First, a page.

From Pledge to commitment: How should donors engage to reconstruct Central African Republic during the Brussels Conference?

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On 17 November 2016, donors meet in Brussels to discuss reconstruction in Central African Republic (CAR). During this meeting, the CAR authorities hope that international donors and partners will make commitments to help to restore peace and security, renew the social contract and revive the economy. This policy briefing highlights the need for a long-term commitment to CAR as well as flexible funding. With the humanitarian crisis still ongoing as early recovery begins, peace building and development needs are important in CAR. The international community should commit to funding short-, medium- and long-term interventions in parallel, in a flexible and sustainable approach for the reconstruction of the country. A commitment to durable solutions for CAR must shape all efforts for the coming years.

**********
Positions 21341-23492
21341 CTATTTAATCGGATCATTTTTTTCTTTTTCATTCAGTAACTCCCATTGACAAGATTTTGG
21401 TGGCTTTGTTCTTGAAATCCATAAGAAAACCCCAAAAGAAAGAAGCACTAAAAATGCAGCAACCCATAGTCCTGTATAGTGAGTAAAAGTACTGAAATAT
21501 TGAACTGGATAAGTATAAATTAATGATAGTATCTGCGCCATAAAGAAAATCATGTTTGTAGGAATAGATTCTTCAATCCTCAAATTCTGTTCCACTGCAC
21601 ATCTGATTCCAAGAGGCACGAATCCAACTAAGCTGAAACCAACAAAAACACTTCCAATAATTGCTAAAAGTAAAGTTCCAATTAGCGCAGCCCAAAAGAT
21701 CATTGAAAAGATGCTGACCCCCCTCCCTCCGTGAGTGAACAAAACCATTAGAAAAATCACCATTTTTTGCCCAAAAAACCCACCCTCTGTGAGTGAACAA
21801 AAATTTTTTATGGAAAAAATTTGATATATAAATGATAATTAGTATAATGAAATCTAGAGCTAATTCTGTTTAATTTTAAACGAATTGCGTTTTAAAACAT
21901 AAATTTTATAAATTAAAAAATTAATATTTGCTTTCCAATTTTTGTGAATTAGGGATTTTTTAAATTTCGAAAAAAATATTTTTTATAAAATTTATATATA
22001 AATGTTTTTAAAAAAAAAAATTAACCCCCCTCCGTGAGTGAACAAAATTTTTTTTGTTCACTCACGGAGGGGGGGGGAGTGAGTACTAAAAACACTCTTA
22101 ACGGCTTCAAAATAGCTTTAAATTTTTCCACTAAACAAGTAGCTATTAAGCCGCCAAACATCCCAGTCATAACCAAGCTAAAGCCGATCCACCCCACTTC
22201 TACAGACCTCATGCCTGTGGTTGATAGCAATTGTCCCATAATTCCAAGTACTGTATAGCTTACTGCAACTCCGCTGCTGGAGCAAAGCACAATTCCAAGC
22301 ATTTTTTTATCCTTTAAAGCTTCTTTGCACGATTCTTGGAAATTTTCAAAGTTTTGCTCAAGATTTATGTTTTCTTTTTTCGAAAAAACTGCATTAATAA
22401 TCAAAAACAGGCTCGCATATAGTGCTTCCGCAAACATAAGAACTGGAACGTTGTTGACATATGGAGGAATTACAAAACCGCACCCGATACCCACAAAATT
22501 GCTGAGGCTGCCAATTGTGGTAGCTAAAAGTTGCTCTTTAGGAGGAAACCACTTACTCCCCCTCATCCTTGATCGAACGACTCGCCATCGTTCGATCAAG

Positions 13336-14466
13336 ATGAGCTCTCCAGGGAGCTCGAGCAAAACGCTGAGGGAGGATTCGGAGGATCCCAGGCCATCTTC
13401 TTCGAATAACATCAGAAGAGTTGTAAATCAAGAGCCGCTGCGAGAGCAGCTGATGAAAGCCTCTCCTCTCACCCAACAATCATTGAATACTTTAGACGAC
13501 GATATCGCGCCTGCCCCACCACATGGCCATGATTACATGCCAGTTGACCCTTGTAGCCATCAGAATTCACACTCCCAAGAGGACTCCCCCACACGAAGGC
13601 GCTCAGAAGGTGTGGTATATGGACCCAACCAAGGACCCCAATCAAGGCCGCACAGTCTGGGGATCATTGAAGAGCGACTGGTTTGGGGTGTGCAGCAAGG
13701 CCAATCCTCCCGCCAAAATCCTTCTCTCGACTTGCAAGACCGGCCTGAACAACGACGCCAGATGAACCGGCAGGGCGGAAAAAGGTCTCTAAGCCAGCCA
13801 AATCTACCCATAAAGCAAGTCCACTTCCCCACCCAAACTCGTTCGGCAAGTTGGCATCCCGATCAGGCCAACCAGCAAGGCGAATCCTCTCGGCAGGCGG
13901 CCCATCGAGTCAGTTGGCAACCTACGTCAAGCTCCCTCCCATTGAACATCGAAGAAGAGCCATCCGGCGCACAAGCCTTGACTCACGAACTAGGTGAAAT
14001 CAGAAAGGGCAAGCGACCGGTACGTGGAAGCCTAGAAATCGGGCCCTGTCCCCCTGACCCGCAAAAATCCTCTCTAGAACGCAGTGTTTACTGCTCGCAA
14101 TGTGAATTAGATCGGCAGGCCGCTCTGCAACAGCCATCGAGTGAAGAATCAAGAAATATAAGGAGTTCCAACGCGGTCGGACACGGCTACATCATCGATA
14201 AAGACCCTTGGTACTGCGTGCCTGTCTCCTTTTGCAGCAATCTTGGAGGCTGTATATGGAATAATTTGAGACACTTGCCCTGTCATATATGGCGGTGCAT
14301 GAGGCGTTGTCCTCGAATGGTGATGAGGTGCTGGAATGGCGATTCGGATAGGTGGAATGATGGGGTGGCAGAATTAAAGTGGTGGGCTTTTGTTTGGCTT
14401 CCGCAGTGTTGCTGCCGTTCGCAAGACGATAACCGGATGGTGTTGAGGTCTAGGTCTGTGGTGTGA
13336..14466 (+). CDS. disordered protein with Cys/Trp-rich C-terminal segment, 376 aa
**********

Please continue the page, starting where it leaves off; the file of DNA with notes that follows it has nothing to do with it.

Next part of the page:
OXFAM POLICY BRIEFING NOVEMBER 201 6 FROM PLEDGE TO COMMITMENT How should donors engage to reconstruct Central African Republic during the Brussels Conference? Overview: Oxfam ’ s position on the Brussels Conference for the Central African Republic On 17 November 2016, donors will meet in Brussels to discuss reconstruction in Central African Republic (CAR). During this meeting, CAR authorities hope that international donors and partners will draw up commitments to help restore peace and security, renew the social contract and revive the economy. This policy note highlights the necessity of a long-term commitment to CAR as well as flexible funding. With the humanitarian crisis still ongoing, at the same time as early recovery, peace building and development needs are relevant in CAR; the international community must commit to funding in parallel short-, medium- and long-term interventions in a flexible and sustainable approach for the reconstruction of the country. A commitment to durable solutions for CAR must shape all efforts for the coming years. 1 BACKGROUND CAR is facing a complex and volatile crisis. For the last three years, the number of people requiring protection and humanitarian assistance has been almost 50 percent of the population.  As of the end of September 2016, 20 percent of the population of CAR remains displaced. This includes 384,884 internally displaced people, and nearly 467,960 refugees in neighbouring countries (UNHCR Regional Response Crisis, 30 September 2016). An estimated two million people are facing food insecurity and almost 65 percent of the population lack access to safe drinking water. Long-term exposure of communities to armed groups has exposed 60,000 women to sexual and gender-based violence (SGBV) in 2015, that is almost 200 women survivors of SGBV per day, or 1 woman every 15 minutes. Because of the lack of funding in 2016, the collection and compilation of SGBV data has been done in only half of the country and has revealed that in six months, 5627 cases of gender-based violence has occurred  –  86 percent of cases being against women. 1  After peaceful presidential and legislative elections earlier this year, the country has started to regain stability in regions where peacekeepers and humanitarian assistance have supported the process. However, a large part of the territory remains under the control of armed groups, who are still perpetrating violence against civilians. Recently a new wave of violence in the capital and the north has rapidly aggravated the security situation, highlighting the need to urgently implement crucial peace building programmes in CAR. CAR cannot face yet another year in which the humanitarian appeal is underfunded, with only 31 percent of funds acquired three months before the end of the year. The people of Central  African Republic have urgent needs for assistance which are not being met, even though a current cholera outbreak has affected almost 300 people and killed 28 of them.  2 The absence of humanitarian and development donors in the country, able to monitor the situation, results in underfunding of the assistance and inconsistency between emergency and long-term support. Because funding is provided only during upsurges of violence, it is difficult to give the continuous support needed to stabilize the country and impact peoples ’   lives. 2 FLEXIBLE AND LONG-TERM FUNDING FOR CAR 1.Donors must commit to a new engagement with CAR where previous commitmentsand funding have lacked sustainability and consistency.  In the last five years, four donor meetings have been held in Brussels to support CAR humanitarian and development plans. 2  Unfortunately, the pledges have rarely been met and the country continues to relapse into new crises. 3  Few donors 4  are present in CAR and most of them maintain very distant and limited support for the country. At the same time as this inconsistent approach to funding, the country has suffered the worst crisis in its history. The time has come for donors to commit to CAR in the long term, as well as opening long-term offices in the country to establish lasting partnerships. 2.Given the complexity of the CAR crisis, funding for the response must be flexible anddiversified, aligning the multi-year and flexible Humanitarian Response Plan (HRP) with early recovery and long-term development plans.  This gives donors the opportunity to provide funding for both humanitarian activities and development needs, depending on the reality on the ground and on the diverse situations of the different regions in the country. The international community must also ensure that ongoing humanitarian action promotes social cohesion and actively works to address underlying drivers of conflict which triggered initial displacement. To achieve that, donors should focus on increasing financial and political support for restoration of state authority, good governance, peace, justice and reconciliation and humanitarian assistance to continue responding to new waves of displacement, address protracted needs, ensure voluntary and principled return, and allow for reconstruction and rehabilitation. 3.Support for the CAR response must be allocated on the basis of needs and effortsmust continue to expand humanitarian access to harder-to-reach areas.  Populations across CAR are affected by the current crisis at varying levels and some feel that they have been abandoned by the international community during the last decades. Given the sensitive political context and the need to support social cohesion and reconciliation, and address underlying causes of the conflict, the most vulnerable populations, mainly victims of SGBV, children, internal displaced persons and refugees, must be prioritized in the areas where we can reach them. Continued efforts must be made to expand into areas which are harder to reach out of Bangui; given that in CAR chronic long-term crises exacerbate people ’ s vulnerability to humanitarian crisis. 4.In line with commitments made by the international community at the WorldHumanitarian Summit, donors must increase support to local and national humanitarian actors and community-based organizations to enhance their resilience capacity in a context of repeated unrest and localized crises.  This includes enabling stronger local leadership in the humanitarian and recovery response by engaging CAR civil society and government in the coordination and implementation of the Humanitarian Response Plan (HRP) and CAR 5 year Recovery and Peacebuilding plan (RCPC). By doing so, the international community will demonstrate its own commitment to channel at least 25  percent of its funds to local organizations as agreed in the Grand Bargain. 5  3 3 ADDRESSING PROTECTION CONCERNS 5.The Government of CAR has a duty to protect people within its borders from conflict andviolence. Despite its good intentions, the current government has neither been able to redeploy its administration and security forces across the territory nor implement disarmament, justice, and national reconciliation strategies. These important programmes have been pending since 2013 and have all been delayed due to lack of funds. Significant improvements in protection cannot be achieved if the perpetrators of insecurity are not disarmed, justice implemented and communities reconciled. Donors are recommended to fully and sustainably fund the Disarmament, Demobilization, Reintegration and Repatriation (DDRR) programmes,  justice and security sector reform, as well as reconciliation programmes and programmes to fight impunity. The current fragility of the state makes the integration of traditional and local initiatives essential to all of these processes.  6.Women and girls in CAR face increased risk of SGBV perpetrated by various actors.Testimonies of SGBV survivors have shown a high level of exposure to HIV/AIDS during violence and a lack of access to healthcare, psychosocial and socioeconomic support. Prioritization of interventions that protect women ’ s rights, promote their leadership in the midst of crises and provide support which meets the unique needs of women and girls is urgently needed. Responsibilities regarding food security, economic recovery, access to water, household duties as well as protection fall heavily on women in CAR society, and yet they are still the most vulnerable.   Increased support for women and girls ’   programming is required to bolster local leadership in the humanitarian and peace building response to implement Women Peace and Security in CAR according to Security Council resolution 1325.   4 DURABLE SOLUTIONS FOR INTERNALLY DISPLACED PEOPLE  AND REFUGEES IN CAR 7.CAR has a long history of displacement, and given current tensions, the risk of displacementremains high. Efforts must be taken to ensure a principled response to returns within a national legal and operational framework for durable solutions. The Government of CAR should first adopt a law domesticating the Kampala Convention for the Protection of IDPs in its legal system. Secondly, in partnership with humanitarian and development actors and civil society, the government should explore durable solutions for people who may choose to relocate or resettle, identify feasible options and inform displaced people about them. To achieve this, donors must provide funds to rebuild destroyed houses and livelihoods, to restore identity documents, basic services, the return of civil administration and adequate guarantees of safety and security. The November conference is a unique opportunity to foster long-lasting recovery in CAR. The engagement of donors beyond traditional unmet pledges will reduce the likelihood of the country relapsing into new crises. The country, which is placed 187 out of 188 countries on the Human Development Index, will be able to start a new chapter in its history if donors commit to fund the HRP and the RCPC in the long term, open long-term offices in the country, and provide flexible funds.  4 NOTES 1 CAR Gender Based Violence Sub-Cluster, Résultats de collecte de données dans le cadre du système de gestion de l’information sur les VBG (GBVIMS), Période de collecte de données :Janvier – Juin 2016 2 Between 2011 and 2016, four donor conferences were organized in support of CAR and none of them have mobilized enough background to meet the needs identified by humanitarian and development actors. Long before, in 2007, the announcements made by development partners at the round table held in Brussels resulted in lower commitments to expectations, since only 26% of commitments were honoured. 3 Donors have pledged a total of US$400m in 2011 to fund the second plan for the reduction of poverty from 2011 to 2015 but because of the conflict in 2012 the fund has not been disbursed ( A seizure of power by the Seleka in 2012. This plan was replaced by the National Program for Sustainable Recovery 2013  – 2015, which was not funded (cf. In 2015 only 53% of the $613m required for humanitarian response  plan were funded (, and in 2014 to $548m necessary 58% were covered. 4 European Union, United Nations, USAID and French Development Agency are the only development donors present in the country. While only ECHO and the UN Emergency Funds instruments (CHF, CERF) are permanent donors in CAR. Other humanitarian donors like Germany, UK, Ireland, Canada, Italy, Belgium or Switzerland support the country from abroad. 5 The Grand Bargain is a recognition that humanitarian solutions can start and end with local communities supported by local organizations. © Oxfam International November 2016 For further information on the issues raised in this paper please email Published by Oxfam GB for Oxfam International under ISBN 978-0-85598-833-3 in November 2016. Oxfam GB, Oxfam House, John Smith Drive, Cowley, Oxford, OX4 2JY, UK. OXFAM Oxfam is an international confederation of 20 organizations networked together in more than 90 countries, as part of a global movement for change, to build a future free from the injustice of poverty. Please write to any of the agencies for further information, or visit